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Evolution of UH’s Public Art program

Dorothy Hood exhibit in the University’s special collections. | James Schillinger/The Cougar

Dorothy Hood exhibit in the University’s special collections. | James Schillinger/The Cougar

Students are exposed to a variety of artwork, but behind the creativity is a complex process of bringing the sketch to life.

Public Art UHS houses various artwork styles from renowned artists as well as provides opportunities to understand the behind the scenes of each exhibit and piece. 

Public Art program manager Ileana Yordan shared insight into the process of displaying the exhibits as well as a brief history of how UH System’s public art process was established.

“In 1969 UH made its first official acquisition which is Orbit One and Orbit Two by the Japanese American artist, Masaru Takiguchi,” Yordan said. “So that was a really interesting acquisition and then we acquired our first outdoor sculpture, Albertus Magnus in 1970.” 

Since then, multiple acquisitions were made transforming the campus into its own outdoor museum, Yordan said. The UH System has also worked towards displaying public art throughout all of its campuses and universities.


 In the library’s special collections department is an exhibit dedicated to Dorothy Hood and her artwork. 

The exhibit called “The Edge of Being” features the Texas-born artist’s archival works from when she was a child until her final years. 

“This show is a variety of both paintings and collages by Dorothy Hood, but also some of her own objects from her studio, paintbrushes, a variety of ephemera and archival material from her apparel collection,” Yordan said.

The exhibit will be available to view long term until March 2023. 

A recent piece of work from Muna Al-Bader is her mural painting “Cultural Bonds” which connects her experience in Houston and her birth city, Doha.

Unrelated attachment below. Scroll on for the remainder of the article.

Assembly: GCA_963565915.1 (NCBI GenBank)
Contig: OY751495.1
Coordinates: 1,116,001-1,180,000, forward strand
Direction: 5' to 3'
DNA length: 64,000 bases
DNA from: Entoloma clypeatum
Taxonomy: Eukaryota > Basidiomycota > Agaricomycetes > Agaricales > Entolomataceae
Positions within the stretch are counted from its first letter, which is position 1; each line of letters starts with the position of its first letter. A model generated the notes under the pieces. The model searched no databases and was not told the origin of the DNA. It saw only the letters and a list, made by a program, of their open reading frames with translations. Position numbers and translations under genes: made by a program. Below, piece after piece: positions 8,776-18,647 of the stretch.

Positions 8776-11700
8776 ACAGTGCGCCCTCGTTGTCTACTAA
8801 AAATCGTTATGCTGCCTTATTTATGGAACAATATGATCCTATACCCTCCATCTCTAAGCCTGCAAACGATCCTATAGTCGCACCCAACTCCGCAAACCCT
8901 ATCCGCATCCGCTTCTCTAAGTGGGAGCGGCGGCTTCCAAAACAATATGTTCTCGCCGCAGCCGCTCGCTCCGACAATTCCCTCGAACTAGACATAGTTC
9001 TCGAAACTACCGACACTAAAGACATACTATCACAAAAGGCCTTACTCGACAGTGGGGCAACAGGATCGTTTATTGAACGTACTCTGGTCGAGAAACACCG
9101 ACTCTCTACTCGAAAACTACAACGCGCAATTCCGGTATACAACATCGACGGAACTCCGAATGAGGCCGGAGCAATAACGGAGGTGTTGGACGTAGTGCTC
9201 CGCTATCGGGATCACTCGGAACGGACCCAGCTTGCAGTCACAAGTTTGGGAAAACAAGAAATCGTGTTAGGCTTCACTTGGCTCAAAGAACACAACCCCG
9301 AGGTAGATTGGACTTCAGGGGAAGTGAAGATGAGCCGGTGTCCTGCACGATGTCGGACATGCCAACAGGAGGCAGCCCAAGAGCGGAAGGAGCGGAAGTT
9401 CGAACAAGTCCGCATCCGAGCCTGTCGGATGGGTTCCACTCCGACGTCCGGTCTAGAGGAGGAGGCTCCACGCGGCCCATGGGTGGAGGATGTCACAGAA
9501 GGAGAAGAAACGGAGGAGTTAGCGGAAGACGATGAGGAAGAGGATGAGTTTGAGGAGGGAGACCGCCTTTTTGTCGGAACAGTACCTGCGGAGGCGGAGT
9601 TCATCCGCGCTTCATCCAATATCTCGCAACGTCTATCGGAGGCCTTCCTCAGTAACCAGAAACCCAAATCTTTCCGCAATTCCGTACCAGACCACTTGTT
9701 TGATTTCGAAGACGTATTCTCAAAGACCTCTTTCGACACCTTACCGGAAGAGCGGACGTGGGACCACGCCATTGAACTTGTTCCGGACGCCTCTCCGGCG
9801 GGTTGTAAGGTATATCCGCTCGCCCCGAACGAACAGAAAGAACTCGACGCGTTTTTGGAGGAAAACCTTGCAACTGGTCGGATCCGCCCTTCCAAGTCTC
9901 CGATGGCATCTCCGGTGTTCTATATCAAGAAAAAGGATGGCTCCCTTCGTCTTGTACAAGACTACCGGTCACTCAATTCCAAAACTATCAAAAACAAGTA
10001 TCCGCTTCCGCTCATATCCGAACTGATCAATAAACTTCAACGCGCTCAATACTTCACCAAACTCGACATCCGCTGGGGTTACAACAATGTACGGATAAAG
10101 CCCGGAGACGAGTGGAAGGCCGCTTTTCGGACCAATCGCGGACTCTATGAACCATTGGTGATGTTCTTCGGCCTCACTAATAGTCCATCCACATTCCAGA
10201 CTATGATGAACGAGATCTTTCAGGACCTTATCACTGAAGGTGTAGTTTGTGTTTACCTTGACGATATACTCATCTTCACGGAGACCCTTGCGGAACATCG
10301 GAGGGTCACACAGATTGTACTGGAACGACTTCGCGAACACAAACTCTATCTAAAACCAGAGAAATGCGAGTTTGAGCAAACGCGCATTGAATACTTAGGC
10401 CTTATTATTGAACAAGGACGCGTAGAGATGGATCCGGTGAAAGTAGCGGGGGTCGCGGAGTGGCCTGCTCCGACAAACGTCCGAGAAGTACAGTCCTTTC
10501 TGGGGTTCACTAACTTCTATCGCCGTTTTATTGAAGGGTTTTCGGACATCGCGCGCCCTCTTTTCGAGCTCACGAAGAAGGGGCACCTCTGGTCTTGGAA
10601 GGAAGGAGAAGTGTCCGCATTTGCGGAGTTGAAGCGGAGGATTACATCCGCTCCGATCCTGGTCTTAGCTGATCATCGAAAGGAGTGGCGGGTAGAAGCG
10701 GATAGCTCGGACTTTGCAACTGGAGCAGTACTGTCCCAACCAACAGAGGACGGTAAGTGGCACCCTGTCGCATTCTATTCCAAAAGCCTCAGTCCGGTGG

“She was so inspired by being here on a campus and talking to students that she added these quotes which are about the importance of education,” said public programs and outreach manager Lauren Cross.

Al-Bader uses the color blue in all of her paintings as a symbolic way for her to remember and honor her ancestors, according to Cross.

In March 2022, a show “Instantaneous Beauty” on Andy Warhol’s photography became open to view at UH Downtown where UH systems were gifted about 100 images highlighting his legacy, Yordan said.

The show is a traveling exhibition that will be on view at UHD until April 6 and then relocating to UH Clear Lake.

James Schillinger/The Cougar

“And this exhibition is an opportunity for us to kind of highlight the collection in a way that puts it into conversation with some of his finished artworks and artworks by some of his contemporaries,” Yordan said.

Located in the art district on campus is Cynthia Woods Mitchell Center for the Arts which houses a few key pieces of work from previous UH professors.

“Windows on the World” by Al Souza showcases a non-traditional pop art piece made from fragmented jigsaw puzzles. 

“It’s called Windows on the World, the idea being you have all of these windows but also creates this kind of global shape,” Cross said.